Horatio Alger Success Stories
A Personal Biography of Lindsay Marshall
My mom became a nurse when she was 20 years old, a natural occupation for one so good at caring for others. As a girl, I loved seeing my mom in her uniform, starchy and bright, with white shoes squeaking across our kitchen floor. There were many things that my mother's uniform hid, though. There were many, many ways in which she wasn't able to care for others, for me, or even for herself.
I was born and raised in Omaha, Nebraska. My parents divorced when I was 2 years old and my father, a jazz musician, moved to Reno, Nevada to find more consistent work. I visited my father for a month every summer, and still remember how homesick I was for my mom and my younger brother. When I was 11, my visits to Reno--and the rest of my life--changed with a phone call. I heard my dad in the living room talking to my mom, and then he came into the kitchen and handed me the phone. He looked strange. I won’t pretend to remember exactly what she said in that conversation, but I recall my mother telling me she was in trouble, that she had a drug problem she’d been hiding for a long time and she was going to need help.
My mother, a nurse on the cancer ward of the biggest hospital in Omaha, had been stealing and using her patients' medication for more than 15 years. She was turned in to the authorities by a co-worker and was soon fired from her job. She went through rehabilitation, which failed, and was placed under house arrest due to her continued drug use. Even with the possibility of prison hanging over her head, my mother was unable to beat her addiction. When I was 13, the day after I graduated from eighth grade, my mother was sentenced to two years in the Nebraska Correctional Center for Women. I didn't even get to say goodbye to her.
Within a few weeks, I was forced to leave my younger brother, grandmother, friends, and childhood home. I moved to Reno to live with my father and started a new life. Things were difficult in Reno too, my father and stepmother went through a messy divorce shortly after I arrived there, but I was able to build strong relationships with friends, teachers and my father. While I was a senior in high school, a teacher who knew my story recommended me for the Horatio Alger Scholarship, which I received later that year. The scholarship saw the adversity I'd faced not as a weakness but as a strength of character. My family had spent years hiding my mother's addiction – they pretended, just as she did, that it didn't exist. When I attended the Horatio Alger Scholars conference in 1997, I met dozens of students from all over the country who had faced hardships similar to and very different from my own. I realized in one week what hadn't occurred to me ever before – that I didn't have to pretend any longer, I could be honest about the life I'd lived, and I had nothing to be ashamed of.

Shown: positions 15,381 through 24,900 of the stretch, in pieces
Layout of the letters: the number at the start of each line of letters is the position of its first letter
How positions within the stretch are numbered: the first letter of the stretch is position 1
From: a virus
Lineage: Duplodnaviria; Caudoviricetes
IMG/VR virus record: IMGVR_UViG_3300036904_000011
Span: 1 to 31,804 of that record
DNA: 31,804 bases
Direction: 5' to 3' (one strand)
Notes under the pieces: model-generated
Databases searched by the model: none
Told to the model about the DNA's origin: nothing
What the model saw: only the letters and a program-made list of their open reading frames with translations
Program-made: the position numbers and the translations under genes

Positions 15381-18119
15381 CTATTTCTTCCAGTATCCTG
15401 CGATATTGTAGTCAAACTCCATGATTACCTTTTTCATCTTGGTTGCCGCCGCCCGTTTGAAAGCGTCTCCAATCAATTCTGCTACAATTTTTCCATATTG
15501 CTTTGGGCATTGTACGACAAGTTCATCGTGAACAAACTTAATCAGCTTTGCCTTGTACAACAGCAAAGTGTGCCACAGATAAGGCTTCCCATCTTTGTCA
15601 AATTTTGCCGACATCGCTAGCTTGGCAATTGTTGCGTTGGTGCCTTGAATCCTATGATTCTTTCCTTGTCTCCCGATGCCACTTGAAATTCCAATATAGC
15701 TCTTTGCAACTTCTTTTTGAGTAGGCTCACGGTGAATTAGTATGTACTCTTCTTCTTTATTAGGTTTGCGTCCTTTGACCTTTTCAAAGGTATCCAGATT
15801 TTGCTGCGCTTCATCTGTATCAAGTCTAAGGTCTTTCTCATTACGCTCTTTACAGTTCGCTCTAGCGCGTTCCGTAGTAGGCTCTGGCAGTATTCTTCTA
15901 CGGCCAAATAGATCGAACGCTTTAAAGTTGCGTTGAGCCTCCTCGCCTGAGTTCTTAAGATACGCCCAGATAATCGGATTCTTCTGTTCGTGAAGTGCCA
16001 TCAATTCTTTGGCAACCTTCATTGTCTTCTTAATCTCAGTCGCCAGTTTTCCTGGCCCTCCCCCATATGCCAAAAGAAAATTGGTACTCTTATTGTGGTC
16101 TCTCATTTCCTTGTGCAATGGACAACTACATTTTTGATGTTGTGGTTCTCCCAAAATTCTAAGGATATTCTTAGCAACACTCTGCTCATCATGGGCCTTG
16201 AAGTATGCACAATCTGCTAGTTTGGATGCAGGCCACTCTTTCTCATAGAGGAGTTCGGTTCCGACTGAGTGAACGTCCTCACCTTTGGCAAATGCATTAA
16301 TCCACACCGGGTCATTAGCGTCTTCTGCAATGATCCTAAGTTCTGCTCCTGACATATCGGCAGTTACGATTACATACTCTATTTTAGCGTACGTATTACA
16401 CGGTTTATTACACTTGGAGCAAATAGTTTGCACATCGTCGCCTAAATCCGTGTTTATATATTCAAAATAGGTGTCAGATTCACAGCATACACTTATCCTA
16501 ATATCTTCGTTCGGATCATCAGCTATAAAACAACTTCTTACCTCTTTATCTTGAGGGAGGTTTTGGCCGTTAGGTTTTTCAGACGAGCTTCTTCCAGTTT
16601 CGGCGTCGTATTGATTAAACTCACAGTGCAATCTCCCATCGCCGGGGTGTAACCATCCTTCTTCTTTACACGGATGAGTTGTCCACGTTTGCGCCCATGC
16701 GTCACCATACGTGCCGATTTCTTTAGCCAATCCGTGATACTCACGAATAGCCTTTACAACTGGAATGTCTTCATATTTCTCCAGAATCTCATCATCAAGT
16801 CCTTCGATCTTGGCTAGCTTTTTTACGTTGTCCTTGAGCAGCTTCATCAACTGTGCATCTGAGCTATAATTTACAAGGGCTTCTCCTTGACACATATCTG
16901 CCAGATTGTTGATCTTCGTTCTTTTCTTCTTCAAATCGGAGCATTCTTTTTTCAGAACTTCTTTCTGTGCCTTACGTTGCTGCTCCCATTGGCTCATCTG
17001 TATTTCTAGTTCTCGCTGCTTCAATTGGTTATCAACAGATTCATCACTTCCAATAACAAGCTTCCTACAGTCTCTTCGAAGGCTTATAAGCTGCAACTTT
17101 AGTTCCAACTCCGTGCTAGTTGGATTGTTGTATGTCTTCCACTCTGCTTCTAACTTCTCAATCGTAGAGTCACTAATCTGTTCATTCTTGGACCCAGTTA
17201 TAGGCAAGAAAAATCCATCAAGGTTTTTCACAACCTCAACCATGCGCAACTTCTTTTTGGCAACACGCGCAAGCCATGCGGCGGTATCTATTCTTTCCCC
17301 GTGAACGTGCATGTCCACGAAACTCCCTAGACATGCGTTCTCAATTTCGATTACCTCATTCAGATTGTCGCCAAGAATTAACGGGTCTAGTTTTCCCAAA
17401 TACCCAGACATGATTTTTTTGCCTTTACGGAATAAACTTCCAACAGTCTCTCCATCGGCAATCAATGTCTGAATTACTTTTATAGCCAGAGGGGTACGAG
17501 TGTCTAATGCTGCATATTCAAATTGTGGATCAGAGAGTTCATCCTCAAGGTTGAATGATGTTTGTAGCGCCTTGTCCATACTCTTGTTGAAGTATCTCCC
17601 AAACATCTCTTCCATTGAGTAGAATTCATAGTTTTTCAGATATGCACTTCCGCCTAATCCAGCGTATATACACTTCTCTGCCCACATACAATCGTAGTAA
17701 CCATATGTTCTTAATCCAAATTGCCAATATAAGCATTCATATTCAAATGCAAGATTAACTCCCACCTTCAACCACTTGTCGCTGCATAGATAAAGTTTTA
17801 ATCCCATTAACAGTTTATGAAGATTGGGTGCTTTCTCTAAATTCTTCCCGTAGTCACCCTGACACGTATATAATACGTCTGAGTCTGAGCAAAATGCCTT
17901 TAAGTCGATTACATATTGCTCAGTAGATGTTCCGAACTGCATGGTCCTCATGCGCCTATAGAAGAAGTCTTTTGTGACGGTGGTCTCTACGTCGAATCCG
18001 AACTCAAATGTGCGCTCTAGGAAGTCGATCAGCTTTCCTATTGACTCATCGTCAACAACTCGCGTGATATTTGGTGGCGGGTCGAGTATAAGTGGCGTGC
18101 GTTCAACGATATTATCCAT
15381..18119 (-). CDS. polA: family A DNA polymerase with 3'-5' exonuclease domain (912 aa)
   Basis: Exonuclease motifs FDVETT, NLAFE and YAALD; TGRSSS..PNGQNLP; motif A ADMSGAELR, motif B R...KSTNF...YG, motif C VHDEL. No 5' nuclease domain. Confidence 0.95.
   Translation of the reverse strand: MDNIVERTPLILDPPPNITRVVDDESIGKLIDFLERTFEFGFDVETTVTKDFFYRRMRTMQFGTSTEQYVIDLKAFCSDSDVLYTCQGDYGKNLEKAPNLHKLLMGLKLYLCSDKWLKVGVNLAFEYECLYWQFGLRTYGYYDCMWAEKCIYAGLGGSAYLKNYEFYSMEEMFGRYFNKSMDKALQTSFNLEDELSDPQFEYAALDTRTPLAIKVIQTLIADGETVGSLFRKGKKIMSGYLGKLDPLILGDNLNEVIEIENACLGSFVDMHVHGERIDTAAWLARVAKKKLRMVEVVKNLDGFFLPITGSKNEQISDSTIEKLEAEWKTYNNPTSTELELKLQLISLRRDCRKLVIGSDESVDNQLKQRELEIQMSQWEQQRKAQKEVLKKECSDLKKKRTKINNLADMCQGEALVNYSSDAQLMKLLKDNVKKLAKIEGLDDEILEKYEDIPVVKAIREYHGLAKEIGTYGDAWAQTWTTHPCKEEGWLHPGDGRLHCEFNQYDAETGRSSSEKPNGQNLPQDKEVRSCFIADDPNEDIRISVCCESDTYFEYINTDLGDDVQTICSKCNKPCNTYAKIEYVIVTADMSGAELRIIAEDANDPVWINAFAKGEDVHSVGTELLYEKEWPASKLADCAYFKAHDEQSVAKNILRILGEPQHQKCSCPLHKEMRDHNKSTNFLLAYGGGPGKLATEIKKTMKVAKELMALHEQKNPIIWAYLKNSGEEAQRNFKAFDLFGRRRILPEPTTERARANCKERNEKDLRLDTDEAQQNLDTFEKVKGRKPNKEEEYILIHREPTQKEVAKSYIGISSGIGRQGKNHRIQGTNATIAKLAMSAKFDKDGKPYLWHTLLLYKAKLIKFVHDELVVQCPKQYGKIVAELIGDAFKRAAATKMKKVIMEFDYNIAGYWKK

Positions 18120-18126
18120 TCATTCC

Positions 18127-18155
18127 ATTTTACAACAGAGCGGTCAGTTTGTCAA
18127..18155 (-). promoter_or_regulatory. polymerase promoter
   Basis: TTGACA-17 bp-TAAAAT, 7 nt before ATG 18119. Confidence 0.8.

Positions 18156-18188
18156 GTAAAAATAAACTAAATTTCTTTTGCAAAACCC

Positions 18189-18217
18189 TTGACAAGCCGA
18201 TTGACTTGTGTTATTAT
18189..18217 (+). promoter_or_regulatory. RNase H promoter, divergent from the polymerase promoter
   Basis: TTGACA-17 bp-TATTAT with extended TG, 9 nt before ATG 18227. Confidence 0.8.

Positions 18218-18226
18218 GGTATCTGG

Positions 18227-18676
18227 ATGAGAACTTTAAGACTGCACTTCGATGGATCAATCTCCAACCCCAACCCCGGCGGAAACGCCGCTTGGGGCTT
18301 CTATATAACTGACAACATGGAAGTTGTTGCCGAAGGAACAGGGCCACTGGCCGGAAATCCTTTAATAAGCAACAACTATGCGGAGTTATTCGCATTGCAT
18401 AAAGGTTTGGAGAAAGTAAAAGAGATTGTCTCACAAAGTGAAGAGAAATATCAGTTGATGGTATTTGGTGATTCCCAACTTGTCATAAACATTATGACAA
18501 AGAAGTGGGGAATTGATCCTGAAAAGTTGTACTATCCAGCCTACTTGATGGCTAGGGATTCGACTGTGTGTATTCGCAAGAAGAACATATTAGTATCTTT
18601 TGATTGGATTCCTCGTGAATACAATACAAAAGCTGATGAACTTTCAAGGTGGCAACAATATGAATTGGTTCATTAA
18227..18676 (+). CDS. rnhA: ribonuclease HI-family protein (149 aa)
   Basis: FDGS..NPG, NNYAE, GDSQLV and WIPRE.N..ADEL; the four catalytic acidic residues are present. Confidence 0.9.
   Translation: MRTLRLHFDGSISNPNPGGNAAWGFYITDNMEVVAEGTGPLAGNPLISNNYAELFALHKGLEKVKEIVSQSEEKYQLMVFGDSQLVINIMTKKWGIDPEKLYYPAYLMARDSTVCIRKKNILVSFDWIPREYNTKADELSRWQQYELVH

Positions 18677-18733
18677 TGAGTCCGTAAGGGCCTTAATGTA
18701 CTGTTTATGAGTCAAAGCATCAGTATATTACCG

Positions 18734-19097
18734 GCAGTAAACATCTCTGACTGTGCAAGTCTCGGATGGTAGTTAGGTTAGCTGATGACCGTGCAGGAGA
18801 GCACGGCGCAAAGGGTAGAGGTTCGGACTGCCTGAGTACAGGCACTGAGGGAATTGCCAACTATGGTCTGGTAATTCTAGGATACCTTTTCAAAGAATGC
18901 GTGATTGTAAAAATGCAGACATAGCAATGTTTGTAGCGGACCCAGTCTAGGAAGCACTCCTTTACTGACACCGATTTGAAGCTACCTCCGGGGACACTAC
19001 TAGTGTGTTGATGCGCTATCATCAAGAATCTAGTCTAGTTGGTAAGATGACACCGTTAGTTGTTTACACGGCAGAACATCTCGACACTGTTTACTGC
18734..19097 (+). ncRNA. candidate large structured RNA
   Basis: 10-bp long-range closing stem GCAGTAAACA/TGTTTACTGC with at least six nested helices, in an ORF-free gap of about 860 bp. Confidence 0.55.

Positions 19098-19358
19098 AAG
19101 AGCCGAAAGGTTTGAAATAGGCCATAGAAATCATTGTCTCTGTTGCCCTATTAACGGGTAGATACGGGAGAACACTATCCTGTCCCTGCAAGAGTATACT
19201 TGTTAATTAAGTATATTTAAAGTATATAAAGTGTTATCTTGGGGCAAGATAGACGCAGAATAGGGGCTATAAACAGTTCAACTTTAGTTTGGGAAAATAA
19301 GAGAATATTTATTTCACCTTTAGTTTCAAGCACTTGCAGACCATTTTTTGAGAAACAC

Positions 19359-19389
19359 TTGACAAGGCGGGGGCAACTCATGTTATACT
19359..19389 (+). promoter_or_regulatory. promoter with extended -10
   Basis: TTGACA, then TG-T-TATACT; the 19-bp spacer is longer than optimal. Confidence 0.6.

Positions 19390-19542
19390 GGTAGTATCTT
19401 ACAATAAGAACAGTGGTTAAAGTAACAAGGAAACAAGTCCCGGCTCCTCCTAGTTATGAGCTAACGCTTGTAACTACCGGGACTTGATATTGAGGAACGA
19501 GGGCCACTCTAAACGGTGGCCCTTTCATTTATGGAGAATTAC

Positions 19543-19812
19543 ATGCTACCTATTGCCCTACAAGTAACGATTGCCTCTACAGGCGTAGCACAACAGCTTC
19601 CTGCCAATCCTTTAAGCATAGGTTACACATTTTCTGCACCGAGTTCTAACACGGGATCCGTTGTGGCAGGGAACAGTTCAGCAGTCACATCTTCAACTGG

Because of the Horatio Alger scholarship, I was able to attend Lewis and Clark College in Portland, Oregon. While at Lewis and Clark, I was invited to participate in the World Parliamentary Debate Tournament in Glasgow, Scotland, where I had the opportunity to interact with, and argue against, some of the most talented debaters and barristers in the world. In 2001, I received my BA in English Literature, and went off to graduate school at UIC in Chicago, Illinois. I received my Masters degree in Literature there, and was offered a full-time teaching position at the University, a position I've now held for almost three years. Currently, I am in my first year of the Ph.D. program at UIC, where I am working toward my doctorate in rhetoric and composition.